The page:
Jan. 15, 2020
Last June, my sisters and I were at my dad’s house preparing for his funeral when my brother-in-law discovered a loose dog in the yard. Long story short, through a tag, phone number, a drive and Facebook sleuthing, we located the young owners who were on vacation. They had recently moved into the neighborhood and their dog sitter was frantic the pup had escaped. We were able to facilitate getting the sweet dog back where she belonged.
Fast forward to December. My dad’s neighbor called to let us know a package had been left on the porch (they’ve been so kind to watch over things while we sort everything out). My sister went over to pick it up. It was a Christmas card from the dog's family along with a box of homemade cookies. My sister gasped when she opened them — inside were all the kinds of cookies my dad used to make and distribute to family, neighbors, etc. He would bake more than 20 kinds of cookies and generously made up boxes to share. There is no way they could have known since they moved in after he fell ill, and they had never met.
Somehow, even though he’s gone, his spirit of kindness is living on in his community through these new neighbors and the same recipes he used. He would have loved that. His tradition is renewed by the next generation.
That’s the great thing about new generations, new years, new decades and new babies — they restore our hope and visions for tomorrow.
On Christmas Eve, a very special baby was born at Lansing’s Potter Park Zoo. An adorable, rare baby black rhino was delivered after a 15-monthlong pregnancy. A pregnancy that offered MSU veterinarians and medical veterinary students an incredible opportunity to assist in her care. Check out the MSUTODAY FEATURE: Special delivery, to learn more about this incredible birth and how Spartans were involved. You absolutely do not want to miss the video of this sweet little boy and his mama, Doppsee.
The calf was named Jaali, pronounced Jolly, by a public vote that raised money for conservation. Of all the choices, this one seems like it fits him very well.
For Kamryn Romano, a junior in the Honors College studying journalism and global and international studies, her original name didn’t fit her desire to be independent. Because too many other girls shared her name, she asked her parents if she could change it. Read her STUDENT VIEW: Changing for the better, to learn what happened and how that early motivation to change things up has made her who she is today.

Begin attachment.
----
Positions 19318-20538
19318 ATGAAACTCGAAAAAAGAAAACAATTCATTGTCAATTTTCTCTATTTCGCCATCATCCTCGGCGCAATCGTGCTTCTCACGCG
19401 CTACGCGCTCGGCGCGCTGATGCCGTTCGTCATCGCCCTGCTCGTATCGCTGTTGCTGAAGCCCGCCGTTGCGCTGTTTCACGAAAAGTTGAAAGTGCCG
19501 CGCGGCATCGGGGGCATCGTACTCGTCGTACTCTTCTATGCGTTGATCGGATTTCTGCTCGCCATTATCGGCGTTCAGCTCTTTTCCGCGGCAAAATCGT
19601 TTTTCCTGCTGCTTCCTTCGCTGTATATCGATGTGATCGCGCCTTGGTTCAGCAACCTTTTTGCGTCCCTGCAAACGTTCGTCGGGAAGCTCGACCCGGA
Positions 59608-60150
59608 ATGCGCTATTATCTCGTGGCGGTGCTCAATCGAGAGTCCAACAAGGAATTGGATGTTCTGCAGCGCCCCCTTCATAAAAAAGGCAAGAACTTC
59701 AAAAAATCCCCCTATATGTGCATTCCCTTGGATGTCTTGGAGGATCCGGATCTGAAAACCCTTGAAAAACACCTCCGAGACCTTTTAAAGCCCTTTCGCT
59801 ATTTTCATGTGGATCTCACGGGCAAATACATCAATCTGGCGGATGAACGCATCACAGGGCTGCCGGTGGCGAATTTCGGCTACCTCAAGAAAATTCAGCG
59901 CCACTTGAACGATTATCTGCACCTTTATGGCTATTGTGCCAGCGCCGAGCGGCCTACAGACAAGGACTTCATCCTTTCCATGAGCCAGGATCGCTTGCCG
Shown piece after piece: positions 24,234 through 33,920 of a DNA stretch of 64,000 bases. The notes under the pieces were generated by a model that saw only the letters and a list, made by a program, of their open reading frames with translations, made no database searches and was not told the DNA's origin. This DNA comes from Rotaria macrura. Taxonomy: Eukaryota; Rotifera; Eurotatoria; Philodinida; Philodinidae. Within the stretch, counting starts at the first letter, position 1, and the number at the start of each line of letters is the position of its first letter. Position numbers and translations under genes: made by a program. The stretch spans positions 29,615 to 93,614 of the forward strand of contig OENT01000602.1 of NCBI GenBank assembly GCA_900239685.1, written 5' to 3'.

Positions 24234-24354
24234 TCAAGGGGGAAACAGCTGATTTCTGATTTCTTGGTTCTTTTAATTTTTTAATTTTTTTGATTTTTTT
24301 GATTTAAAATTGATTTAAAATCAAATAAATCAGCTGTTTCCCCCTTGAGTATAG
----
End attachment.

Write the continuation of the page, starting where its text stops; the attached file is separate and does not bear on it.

I love that Kamryn has support and encouragement to chase her dreams. For some kids, the right kind of support is crucial to their success. Approximately 1 in 59 children in the U.S. is affected by autism spectrum disorder. Matt Brodhead, assistant professor of counseling, educational psychology and special education and the research director of the Early Learning Institute, is determined to give kids with ASD the support they need. Read his FACULTY VOICE: Preparing educators for the real world, to learn how Spartans are being trained to help “make the world a better place for individuals with ASD.”
As we start this new year, and this new decade, I’m trying to put the past in the past and look toward a better future. Reading recent graduate Lamont Davis’s commencement address that he gave last month gives me great hope and inspiration. As he said, “Your journey is specifically tailored to construct you for your tomorrow. No matter where life takes you, commit to your journey and embrace it.” Read his STUDENT VIEW: Enjoying the journey, to learn more about his optimistic vision for the future.
Another thing Lamont said was that “life is a series of beginnings, not just endings.” How very true that is. Every single day Spartans are beginning something incredible. We’re finding ways to embrace challenges with vigor and attack them with brilliant intellect and determination. Because of who we are, we are poised to change the future. Be an active part of what we can do together. Turn visions into reality and get it done. #SpartansWill.
Photo by Derrick L. Turner